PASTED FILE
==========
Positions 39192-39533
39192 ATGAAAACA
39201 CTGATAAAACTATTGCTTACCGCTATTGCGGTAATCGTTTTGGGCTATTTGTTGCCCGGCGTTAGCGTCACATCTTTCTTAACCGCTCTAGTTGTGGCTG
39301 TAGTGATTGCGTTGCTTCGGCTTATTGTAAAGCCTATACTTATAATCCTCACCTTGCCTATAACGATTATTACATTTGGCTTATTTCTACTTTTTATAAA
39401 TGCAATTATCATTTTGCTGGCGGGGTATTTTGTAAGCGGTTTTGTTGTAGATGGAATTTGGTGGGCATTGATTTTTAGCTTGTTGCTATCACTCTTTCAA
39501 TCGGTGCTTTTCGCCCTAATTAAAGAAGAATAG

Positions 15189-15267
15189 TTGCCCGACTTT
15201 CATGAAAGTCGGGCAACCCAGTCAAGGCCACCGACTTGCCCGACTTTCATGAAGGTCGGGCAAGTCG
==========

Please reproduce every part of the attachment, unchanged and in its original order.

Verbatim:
Positions 39192-39533
39192 ATGAAAACA
39201 CTGATAAAACTATTGCTTACCGCTATTGCGGTAATCGTTTTGGGCTATTTGTTGCCCGGCGTTAGCGTCACATCTTTCTTAACCGCTCTAGTTGTGGCTG
39301 TAGTGATTGCGTTGCTTCGGCTTATTGTAAAGCCTATACTTATAATCCTCACCTTGCCTATAACGATTATTACATTTGGCTTATTTCTACTTTTTATAAA
39401 TGCAATTATCATTTTGCTGGCGGGGTATTTTGTAAGCGGTTTTGTTGTAGATGGAATTTGGTGGGCATTGATTTTTAGCTTGTTGCTATCACTCTTTCAA
39501 TCGGTGCTTTTCGCCCTAATTAAAGAAGAATAG

Positions 15189-15267
15189 TTGCCCGACTTT
15201 CATGAAAGTCGGGCAACCCAGTCAAGGCCACCGACTTGCCCGACTTTCATGAAGGTCGGGCAAGTCG